Even as he disparages the picking of winners and losers and exalts the power of “free markets,” Trump declares, in the same breath, that the government will pick coal as a winner: “We’re going to save the coal industry.” The decline of coal is not merely a result of federal environmental policy’s tightening emissions of mercury, sulfur dioxide, and carbon dioxide from coal-burning plants. Shale exploration, which produced an abundance of cheap (and cleaner-burning) natural gas, has been more ruinous to the coal industry than any government edict. Utilities and commissions, regulating in response to the market Trump claims to revere, continue to choose cheaper and cleaner gas over coal.

Solar, wind, and gas — not coal — constitute most newly built power generation in the U.S. In the spring of 2015, gas overtook coal as a share of U.S. power generation for the first time in U.S. history.

Owing to market forces and more stringent environmental regulations, the coal industry is on death watch. This trend shows no sign of abating, and Trump’s plan to expand natural-gas production would exacerbate it: More fracking means lower natural-gas prices, which dampens demand for coal. Would Trump seek to persuade Congress to grant subsidies to coal to render it competitive with natural gas? If restoring coal jobs is his overriding energy-policy preoccupation — as it appears to be — will he reverse course and support efforts to hamper the natural-gas industry, a move the Sierra Club would celebrate? Moreover, Trump cannot criticize, say, the solar industry for pursuing subsidies to create jobs and profits if he advocates — on precisely the same basis — the renewal of jobs and profits in other sectors of the energy industry.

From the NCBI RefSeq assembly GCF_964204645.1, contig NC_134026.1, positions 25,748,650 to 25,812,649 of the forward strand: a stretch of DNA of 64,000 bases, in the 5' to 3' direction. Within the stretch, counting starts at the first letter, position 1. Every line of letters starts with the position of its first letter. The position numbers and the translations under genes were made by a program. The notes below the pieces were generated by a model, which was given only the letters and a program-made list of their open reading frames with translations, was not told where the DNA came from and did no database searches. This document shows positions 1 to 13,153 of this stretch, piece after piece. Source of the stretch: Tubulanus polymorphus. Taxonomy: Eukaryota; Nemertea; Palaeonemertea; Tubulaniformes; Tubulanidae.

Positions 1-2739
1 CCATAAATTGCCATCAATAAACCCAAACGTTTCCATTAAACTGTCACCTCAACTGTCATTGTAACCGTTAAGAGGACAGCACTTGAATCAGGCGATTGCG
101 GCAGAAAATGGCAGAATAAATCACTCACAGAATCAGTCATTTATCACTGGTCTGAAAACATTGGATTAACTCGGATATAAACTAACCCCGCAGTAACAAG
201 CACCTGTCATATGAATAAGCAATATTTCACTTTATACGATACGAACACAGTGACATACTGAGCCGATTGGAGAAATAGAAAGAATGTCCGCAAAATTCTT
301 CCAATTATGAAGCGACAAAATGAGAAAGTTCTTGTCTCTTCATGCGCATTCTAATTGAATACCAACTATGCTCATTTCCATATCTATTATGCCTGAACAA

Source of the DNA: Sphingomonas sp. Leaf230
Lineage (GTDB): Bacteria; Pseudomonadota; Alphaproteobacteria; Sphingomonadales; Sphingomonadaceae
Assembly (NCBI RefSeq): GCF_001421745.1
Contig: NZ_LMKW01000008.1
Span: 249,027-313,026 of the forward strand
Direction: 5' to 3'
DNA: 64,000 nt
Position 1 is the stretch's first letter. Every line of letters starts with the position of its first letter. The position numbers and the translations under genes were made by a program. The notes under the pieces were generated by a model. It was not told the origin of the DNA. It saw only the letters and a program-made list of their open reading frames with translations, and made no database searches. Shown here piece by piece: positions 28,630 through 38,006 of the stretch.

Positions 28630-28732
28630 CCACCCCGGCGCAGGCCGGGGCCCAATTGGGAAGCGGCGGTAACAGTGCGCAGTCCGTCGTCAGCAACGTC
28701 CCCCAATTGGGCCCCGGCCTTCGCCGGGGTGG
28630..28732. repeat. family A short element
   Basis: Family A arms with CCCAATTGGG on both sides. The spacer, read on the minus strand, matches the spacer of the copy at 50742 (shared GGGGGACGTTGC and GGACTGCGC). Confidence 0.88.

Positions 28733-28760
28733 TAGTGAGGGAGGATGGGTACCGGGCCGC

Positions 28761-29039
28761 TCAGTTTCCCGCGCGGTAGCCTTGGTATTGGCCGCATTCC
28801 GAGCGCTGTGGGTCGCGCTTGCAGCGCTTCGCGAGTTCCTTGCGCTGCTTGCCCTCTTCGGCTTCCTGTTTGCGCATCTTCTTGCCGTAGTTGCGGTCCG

Trump’s promise to usher in a coal renaissance is a pander and a source of false hope for communities devastated by the decline of a once widely relied-upon energy source.

“We’ll get the bureaucracy out of the way,” says Trump, “so that we can pursue all forms of energy.” He continues: “This includes renewable energies and the technologies of the future. It does include nuclear and wind and solar, but not to the exclusion of other forms of energy, and other forms of energy that right now are working much better.” Does Trump propose building, at enormous expense, new nuclear plants, the cost of which cannot be justified by most regulators — not to mention the marketplace — in light of basement-bottom natural-gas prices?

#share#In the final analysis, should the market be ignored, and should regulators and politicians — like Trump — choose the “winners” they prefer, even at greater cost to ratepayers? Moreover, why “pursue all forms of energy” if “other forms of energy . . . are working much better” and if solar and wind energy are “very, very expensive”? “Wind is a problem,” Trump says. “Despite that, I am into all types of energy.” Is Trump “into” all forms of energy production to ensure a diverse energy portfolio, which conduces to reliability and hence national security? Unlikely, given that he made no mention of this key component of sound U.S. energy policy.